The Night mode option will be visible but not activated (not highlighted yellow) if the scene is lit with low-to-medium light. You can manually tap to allow it if you believe the photo would benefit from Night mode. To adjust the exposure time, you can also drag the slider.
Tap the shutter button and keep the phone steady for the allocated period when you are prepared with active Night mode. It will create a brighter photo, collecting as much detail as possible over a period of 3-5 seconds.
How to alter the crop and look of the iPhone 11 camera
The iPhone 11 camera has an extra controls hidden drawer. If you notice a triangular arrow pointing upward, swipe the viewfinder to expose the new control drawer.
For flash, night mode, live photos, crop, timer and filters, there are more fine-grained choices. You may have noticed that the main wheel UI removed the Square camera. Instead, by altering the aspect ratio in this drawer, you can take square photos.
Tap the button (which is set to 4:3 by default) to alter the aspect ratio. Tap Square, then. Square (1:1), 4:3, and 16:9 are available. When editing the image in the Photos library, you can always change the crop later.
How to use the new feature ‘ Capture Outside the Frame ‘
Capture Outside the Frame is a new feature where the iPhone will save extra camera data automatically around the active viewfinder, allowing you to modify the crop after the reality. With photos and videos, this works.
In the Settings app, these settings can be allowed or disabled, not within the camera. Go to Settings -> Camera-> Composition and see the three toggles. Separate capture for pictures and videos outside of the frame toggles and a setting called’ Auto-Apply Adjustments.’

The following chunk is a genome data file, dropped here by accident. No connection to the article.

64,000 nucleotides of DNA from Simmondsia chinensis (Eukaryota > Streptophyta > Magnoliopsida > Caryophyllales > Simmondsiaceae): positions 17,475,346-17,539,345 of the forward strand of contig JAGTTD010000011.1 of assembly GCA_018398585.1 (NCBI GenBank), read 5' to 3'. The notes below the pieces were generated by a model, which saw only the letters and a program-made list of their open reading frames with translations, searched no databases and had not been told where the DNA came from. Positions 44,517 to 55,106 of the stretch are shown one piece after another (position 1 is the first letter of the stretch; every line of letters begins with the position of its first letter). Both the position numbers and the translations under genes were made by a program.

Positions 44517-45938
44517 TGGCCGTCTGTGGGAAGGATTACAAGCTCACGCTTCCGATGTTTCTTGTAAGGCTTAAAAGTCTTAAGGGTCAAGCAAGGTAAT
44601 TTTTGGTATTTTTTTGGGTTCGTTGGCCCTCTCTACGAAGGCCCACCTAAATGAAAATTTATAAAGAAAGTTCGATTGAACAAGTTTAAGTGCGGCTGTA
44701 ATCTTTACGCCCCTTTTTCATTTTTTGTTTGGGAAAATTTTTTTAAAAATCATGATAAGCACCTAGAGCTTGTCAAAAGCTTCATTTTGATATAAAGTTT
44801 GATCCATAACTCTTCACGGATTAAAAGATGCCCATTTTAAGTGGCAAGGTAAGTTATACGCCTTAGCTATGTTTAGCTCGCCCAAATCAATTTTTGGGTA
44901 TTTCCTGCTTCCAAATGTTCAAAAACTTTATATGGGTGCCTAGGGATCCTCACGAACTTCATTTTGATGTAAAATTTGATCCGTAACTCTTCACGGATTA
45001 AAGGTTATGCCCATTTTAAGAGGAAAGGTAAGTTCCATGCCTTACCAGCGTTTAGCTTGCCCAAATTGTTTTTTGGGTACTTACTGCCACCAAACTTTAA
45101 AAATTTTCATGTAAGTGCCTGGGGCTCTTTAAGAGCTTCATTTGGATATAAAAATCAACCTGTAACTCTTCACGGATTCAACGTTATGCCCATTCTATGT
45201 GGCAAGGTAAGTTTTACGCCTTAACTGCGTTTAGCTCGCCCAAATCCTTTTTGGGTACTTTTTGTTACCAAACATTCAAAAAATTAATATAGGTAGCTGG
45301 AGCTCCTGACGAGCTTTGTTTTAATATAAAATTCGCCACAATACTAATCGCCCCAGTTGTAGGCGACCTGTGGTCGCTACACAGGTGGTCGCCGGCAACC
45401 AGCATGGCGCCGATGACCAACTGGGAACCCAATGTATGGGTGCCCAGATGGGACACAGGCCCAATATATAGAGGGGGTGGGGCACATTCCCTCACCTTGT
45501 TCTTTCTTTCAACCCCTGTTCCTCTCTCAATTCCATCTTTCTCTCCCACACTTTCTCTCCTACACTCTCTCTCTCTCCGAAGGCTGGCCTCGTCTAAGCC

You should be able to go into the Photos app after getting a photo or video outside of the frame turned on and use the Crop tool to extend the edges of the frame. This will be done on your behalf by the Auto-Apply option if it can detect faces being cut off or comparable automatic changes in composition. However, the Capture Outside the Frame features family still appears to be a bit buggy in iOS 13.0 and at this time we wouldn’t depend on it. For me, for QuickTake videos it only seems to function and I can’t get it to work for pictures at all. This may be clarified by iOS 13.1.
- The new Camera app uses a unique variant of the system font called SF Camera. You can see the typography differences best in the text of the control wheel.
- On iPhone 11 and iPhone 11 Pro, you can now choose which lens to use when taking a panorama. This means you can capture dramatic vistas by using the Pano camera in concert with the new ultra-wide lens.
- There’s a new Live Auto setting for Live Photo capture, in addition to the usual On and Off. It’s not clear what heuristic it uses though, as snapping photos of stationary objects still consistently saves Live Photos to the camera roll.
- Apple believes in Smart HDR so much that there is no longer an option in the Settings to save both the HDR-ified and original image. Now, you can only choose to take photos using Smart HDR — or not at all.
- The Auto Low-Light FPS video feature can now be used when recording at the highest 4K 60 FPS format. To check you have this turned on for your phone, open Settings -> Camera -> Record Video and ensure the Auto Low-Light FPS toggle is enabled.